Generally we assume that a dollar today is more valuable than a dollar in the future, so we discount the value of these future cash flows to their estimated value in today's dollars:

10-year free cash flow (FCF) forecast

2024

2025

2026

2027

2028

2029

2030

2031

2032

2033

Levered FCF ($, Millions)

US$2.67b

US$3.33b

US$3.78b

US$4.44b

US$4.48b

US$4.53b

US$4.60b

US$4.68b

US$4.76b

US$4.86b

Growth Rate Estimate Source

Analyst x8

Analyst x8

Analyst x4

Analyst x1

Analyst x1

Est @ 1.16%

Est @ 1.50%

Est @ 1.74%

Est @ 1.90%

Est @ 2.02%

Present Value ($, Millions) Discounted @ 7.8%

US$2.5k

US$2.9k

US$3.0k

US$3.3k

US$3.1k

US$2.9k

US$2.7k

US$2.6k

US$2.4k

US$2.3k

("Est" = FCF growth rate estimated by Simply Wall St)
Present Value of 10-year Cash Flow (PVCF) = US$28b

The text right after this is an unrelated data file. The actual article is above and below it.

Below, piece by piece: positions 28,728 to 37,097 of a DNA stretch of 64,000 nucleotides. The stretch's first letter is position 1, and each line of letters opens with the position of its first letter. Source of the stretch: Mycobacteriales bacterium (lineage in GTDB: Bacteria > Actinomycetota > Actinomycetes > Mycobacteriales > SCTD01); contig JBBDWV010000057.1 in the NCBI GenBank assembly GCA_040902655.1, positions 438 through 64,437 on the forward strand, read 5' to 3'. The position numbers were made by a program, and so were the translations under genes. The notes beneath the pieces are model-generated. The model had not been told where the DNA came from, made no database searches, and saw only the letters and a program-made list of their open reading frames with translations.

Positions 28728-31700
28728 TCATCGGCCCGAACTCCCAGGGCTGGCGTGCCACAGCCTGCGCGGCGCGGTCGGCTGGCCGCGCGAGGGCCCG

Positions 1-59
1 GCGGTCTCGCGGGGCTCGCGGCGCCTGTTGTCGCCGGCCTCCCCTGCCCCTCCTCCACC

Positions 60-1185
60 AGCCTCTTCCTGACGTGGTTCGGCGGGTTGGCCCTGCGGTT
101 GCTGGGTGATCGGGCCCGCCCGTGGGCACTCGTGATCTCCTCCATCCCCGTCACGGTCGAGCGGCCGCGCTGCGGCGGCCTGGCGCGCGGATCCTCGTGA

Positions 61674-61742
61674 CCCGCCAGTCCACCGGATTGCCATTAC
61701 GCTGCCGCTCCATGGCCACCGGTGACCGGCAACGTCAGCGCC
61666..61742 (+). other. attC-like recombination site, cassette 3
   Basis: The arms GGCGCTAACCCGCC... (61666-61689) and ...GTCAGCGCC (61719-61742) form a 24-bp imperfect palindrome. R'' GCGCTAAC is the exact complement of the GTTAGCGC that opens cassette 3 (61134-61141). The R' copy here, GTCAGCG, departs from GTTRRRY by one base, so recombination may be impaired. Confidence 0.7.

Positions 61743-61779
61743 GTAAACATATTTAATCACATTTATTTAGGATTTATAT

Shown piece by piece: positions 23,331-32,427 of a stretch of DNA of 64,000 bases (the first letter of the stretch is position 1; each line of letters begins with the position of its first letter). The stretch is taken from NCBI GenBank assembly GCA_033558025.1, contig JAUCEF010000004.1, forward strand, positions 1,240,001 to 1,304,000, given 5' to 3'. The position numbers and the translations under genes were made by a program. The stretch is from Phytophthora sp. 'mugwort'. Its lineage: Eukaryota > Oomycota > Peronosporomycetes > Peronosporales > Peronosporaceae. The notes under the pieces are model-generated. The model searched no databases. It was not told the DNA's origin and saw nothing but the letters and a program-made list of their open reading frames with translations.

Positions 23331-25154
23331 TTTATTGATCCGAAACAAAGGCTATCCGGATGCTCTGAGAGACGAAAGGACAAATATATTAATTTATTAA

After calculating the present value of future cash flows in the initial 10-year period, we need to calculate the Terminal Value, which accounts for all future cash flows beyond the first stage. For a number of reasons a very conservative growth rate is used that cannot exceed that of a country's GDP growth. In this case we have used the 5-year average of the 10-year government bond yield (2.3%) to estimate future growth. In the same way as with the 10-year 'growth' period, we discount future cash flows to today's value, using a cost of equity of 7.8%.

Terminal Value (TV)= FCF2033 × (1 + g) ÷ (r – g) = US$4.9b× (1 + 2.3%) ÷ (7.8%– 2.3%) = US$90b

Present Value of Terminal Value (PVTV)= TV / (1 + r)10= US$90b÷ ( 1 + 7.8%)10= US$42b

The total value is the sum of cash flows for the next ten years plus the discounted terminal value, which results in the Total Equity Value, which in this case is US$70b. The last step is to then divide the equity value by the number of shares outstanding. Compared to the current share price of US$105, the company appears about fair value at a 14% discount to where the stock price trades currently. Remember though, that this is just an approximate valuation, and like any complex formula - garbage in, garbage out.